The world-famous Australian icon, the Lamington, dates back to the beginning of our Aussie history – we explore the journey of the humble lamington.

The Lamington is as Australian as vegemite, Holden, the beach and a meat pie – but where did it come from?

There are plenty of claims across Australia, even New Zealand has attempted to take credit – but the lamington was born right here in Brisbane.

On the 19th December 1901, the maid-servant of Lord Lamington, the eighth Governor of Queensland, made a cooking mistake – a mistake that would make a mark on Australian cuisine forever.

She was working at the Government House in Brisbane, when she accidentally dropped Lord Lamington’s favourite sponge cake into melted chocolate.

But the Lord did not want to put it to waste, so he suggested rolling it in coconut to avoid the mess of the chocolate.

The end result? He was delighted – and that was how the Lamington was born, right here in Brisbane.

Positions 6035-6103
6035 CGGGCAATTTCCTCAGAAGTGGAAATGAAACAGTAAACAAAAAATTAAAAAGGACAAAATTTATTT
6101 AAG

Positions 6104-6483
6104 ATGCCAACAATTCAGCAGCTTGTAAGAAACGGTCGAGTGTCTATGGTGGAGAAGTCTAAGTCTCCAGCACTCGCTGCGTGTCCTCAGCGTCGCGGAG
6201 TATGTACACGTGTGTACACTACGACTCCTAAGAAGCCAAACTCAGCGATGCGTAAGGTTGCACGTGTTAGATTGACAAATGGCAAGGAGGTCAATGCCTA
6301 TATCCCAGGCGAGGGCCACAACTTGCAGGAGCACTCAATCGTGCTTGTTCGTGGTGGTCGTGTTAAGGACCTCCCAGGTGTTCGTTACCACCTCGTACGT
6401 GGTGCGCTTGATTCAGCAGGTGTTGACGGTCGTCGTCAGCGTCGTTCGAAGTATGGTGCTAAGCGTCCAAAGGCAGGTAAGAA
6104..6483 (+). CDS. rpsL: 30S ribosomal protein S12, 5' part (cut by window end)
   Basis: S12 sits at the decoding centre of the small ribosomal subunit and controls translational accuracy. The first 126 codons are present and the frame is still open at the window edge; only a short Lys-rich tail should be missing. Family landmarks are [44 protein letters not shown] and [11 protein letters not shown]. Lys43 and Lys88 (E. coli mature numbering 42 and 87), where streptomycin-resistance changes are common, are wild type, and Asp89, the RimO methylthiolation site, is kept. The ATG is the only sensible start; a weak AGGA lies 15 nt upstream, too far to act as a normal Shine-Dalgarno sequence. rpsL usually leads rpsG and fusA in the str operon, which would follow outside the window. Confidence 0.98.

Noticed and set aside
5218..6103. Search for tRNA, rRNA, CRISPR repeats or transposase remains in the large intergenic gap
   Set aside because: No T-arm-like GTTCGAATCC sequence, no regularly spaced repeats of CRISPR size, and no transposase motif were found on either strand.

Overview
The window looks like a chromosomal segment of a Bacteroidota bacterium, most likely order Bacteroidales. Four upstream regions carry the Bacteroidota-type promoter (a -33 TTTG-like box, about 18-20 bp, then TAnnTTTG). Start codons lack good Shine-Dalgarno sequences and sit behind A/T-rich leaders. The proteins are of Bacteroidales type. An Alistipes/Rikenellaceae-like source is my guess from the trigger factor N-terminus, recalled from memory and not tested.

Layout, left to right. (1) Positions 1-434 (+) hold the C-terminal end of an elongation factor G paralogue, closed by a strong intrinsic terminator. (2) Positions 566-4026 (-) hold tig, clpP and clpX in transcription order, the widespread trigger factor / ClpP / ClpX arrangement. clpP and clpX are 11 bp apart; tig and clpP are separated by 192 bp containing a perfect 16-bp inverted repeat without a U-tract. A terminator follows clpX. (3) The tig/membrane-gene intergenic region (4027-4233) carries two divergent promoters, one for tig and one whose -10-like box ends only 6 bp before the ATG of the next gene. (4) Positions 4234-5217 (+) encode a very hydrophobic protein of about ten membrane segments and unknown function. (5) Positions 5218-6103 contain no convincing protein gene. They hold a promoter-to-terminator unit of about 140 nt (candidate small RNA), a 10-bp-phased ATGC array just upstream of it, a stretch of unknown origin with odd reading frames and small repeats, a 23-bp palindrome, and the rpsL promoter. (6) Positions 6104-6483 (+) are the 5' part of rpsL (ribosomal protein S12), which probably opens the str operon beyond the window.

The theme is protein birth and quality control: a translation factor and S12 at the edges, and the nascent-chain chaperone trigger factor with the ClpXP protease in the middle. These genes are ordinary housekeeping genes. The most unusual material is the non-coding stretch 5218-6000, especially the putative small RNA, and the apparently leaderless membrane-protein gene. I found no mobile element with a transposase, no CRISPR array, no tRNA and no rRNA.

The modern lamington consists of a square, sponge cake, coated in a layer of chocolate icing then dusted with desiccated coconut.

Lamingtons have spread as far as Cleveland, Ohio and Los Angeles in the US. They are usually called ‘coconut bars’ with rum extract added to the chocolate icing. Lemon lamingtons as well as raspberry are common variants overseas.

In Australia, 21st July has been labelled as National Lamington Day. The National Trust of Queensland also labelled it as one of the state’s favourite icons.

The world’s biggest lamington was made in Toowoomba, which smashed the Guiness World Record when it was weighed at 1320kg.

It’s a dessert sold at fundraisers, served up at the family BBQ, and enjoyed in front of the television on a Sunday night – a true Aussie icon.

For a beautiful twist to your lamingtons, try out our Macadamia Chocolate Lamington recipe this Australia Day.

What’s your favourite Aussie lamington memory? Let us know on Facebook or Twitter!